Even the most extreme form of national lockdown can be the key to completely eradicate the coronavirus globally. Health experts from Harvard University have recommended that we should be physically separated from one another and avoid public gatherings for at least two years or even more.
Predicted that the aftermath of the COVID-19 will last until 2022, they have concluded that the most effective vaccine and clinical treatments will more likely to be present during this year.
The findings and what does our 2022 look like?
After a series of simulations that have been conducted, the intermittent physical distancing that we are practicing now will the new norm amongst us until 2020. The current distancing measures that are being implemented such as the stay-at-home orders and community lockdowns can suppress the spread of the virus on a hospital level. Infections will surge once more these are taken out of our daily lives.
Researchers have concluded that SARS-CoV-2 or the viral infection that causes COVID-19 among humans will not behave just like its predecessor, SARS-CoV-1 which was eradicated through extensive government measures on public health after the pandemic itself. They also highlighted that the coronavirus is not a seasonal disease that can circulate in a specific season. This answers the question if the spread of COVID-19 will most likely take place during the winter or cold season.
Envisioned to continually rise until 2025, infectious disease analysts have based their findings based on how long human beings can be immune to COVID-19. Indications have been made by those who are confirmed positive for the disease can generate an immune response as there are also asymptomatic and mild cases that haven’t been included yet in their study. Thus, prolonged measures must be heightened in the coming months until 2022.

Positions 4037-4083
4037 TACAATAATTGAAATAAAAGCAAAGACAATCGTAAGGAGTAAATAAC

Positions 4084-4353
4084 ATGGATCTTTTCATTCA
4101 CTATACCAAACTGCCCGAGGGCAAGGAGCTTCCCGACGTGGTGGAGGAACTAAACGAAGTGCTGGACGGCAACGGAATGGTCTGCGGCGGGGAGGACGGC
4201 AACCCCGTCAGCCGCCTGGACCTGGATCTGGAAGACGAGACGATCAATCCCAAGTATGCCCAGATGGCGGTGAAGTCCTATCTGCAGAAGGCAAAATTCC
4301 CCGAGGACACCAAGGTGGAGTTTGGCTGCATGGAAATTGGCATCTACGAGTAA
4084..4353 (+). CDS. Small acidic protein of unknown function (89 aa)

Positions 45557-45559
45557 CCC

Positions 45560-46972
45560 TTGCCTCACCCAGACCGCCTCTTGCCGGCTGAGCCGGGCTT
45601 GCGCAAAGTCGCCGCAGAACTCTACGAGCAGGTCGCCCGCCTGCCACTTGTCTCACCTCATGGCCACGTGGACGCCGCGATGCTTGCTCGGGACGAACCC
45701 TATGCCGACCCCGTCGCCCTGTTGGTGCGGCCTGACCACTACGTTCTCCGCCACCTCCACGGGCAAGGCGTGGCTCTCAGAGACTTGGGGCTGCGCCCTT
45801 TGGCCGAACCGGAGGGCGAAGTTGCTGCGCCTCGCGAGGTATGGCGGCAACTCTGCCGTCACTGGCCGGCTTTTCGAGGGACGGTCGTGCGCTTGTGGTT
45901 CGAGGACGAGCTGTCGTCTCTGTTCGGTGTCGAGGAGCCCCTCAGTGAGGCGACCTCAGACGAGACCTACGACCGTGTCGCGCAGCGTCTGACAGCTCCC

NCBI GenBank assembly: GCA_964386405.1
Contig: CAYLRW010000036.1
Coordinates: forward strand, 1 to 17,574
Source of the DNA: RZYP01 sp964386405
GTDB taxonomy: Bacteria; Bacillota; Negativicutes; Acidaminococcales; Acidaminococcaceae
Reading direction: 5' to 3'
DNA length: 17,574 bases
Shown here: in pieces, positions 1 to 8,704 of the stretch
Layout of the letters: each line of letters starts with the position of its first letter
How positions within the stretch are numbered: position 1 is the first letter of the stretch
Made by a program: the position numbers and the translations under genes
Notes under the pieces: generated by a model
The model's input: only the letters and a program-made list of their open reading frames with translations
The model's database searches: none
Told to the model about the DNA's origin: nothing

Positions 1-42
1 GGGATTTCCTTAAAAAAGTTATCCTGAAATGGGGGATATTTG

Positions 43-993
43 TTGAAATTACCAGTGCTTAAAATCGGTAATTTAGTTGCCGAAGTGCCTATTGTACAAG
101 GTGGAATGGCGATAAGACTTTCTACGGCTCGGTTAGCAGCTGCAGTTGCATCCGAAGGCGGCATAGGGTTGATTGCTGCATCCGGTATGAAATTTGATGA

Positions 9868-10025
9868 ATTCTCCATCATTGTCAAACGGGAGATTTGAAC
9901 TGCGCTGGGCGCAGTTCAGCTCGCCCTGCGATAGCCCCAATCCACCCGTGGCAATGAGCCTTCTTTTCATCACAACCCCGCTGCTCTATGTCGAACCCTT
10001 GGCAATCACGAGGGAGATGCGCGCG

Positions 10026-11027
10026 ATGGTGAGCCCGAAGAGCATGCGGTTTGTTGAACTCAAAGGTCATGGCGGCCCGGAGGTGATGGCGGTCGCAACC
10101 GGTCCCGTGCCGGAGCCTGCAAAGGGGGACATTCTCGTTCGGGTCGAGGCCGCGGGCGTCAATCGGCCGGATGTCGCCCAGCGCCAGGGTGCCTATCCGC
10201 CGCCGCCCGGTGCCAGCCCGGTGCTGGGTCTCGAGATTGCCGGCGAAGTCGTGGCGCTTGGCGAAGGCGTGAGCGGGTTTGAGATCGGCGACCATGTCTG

Another striking reason is the waiting period to study for antibodies as a key factor for our immunity against the virus. They also foresaw an outbreak that can appear during the season of flu and fill the hospitals gradually. As they have identified the trajectory of the outbreak, they wanted governments to tailor their economic and social conditions on alternative measures.
They have also pointed out the limited availability of testing kits and medical personnel to handle both the experiments and the hospital. The population and health systems can be overwhelmed. Maximizing the physical distance can limit the ability of the virus to spread across people.
Social distancing vs physical distancing: which should be maintained until 2022
At the early stage of the outbreak, the World Health Organization (WHO) has recommended that leaders, health officials, and local government units must implement ‘social distancing’ to prevent the transmission of the disease by air droplets. However, it was around the last week of March that WHO has started using the term ‘physical distancing’ instead of the latter to describe your ‘safe distance’ on a measurable level.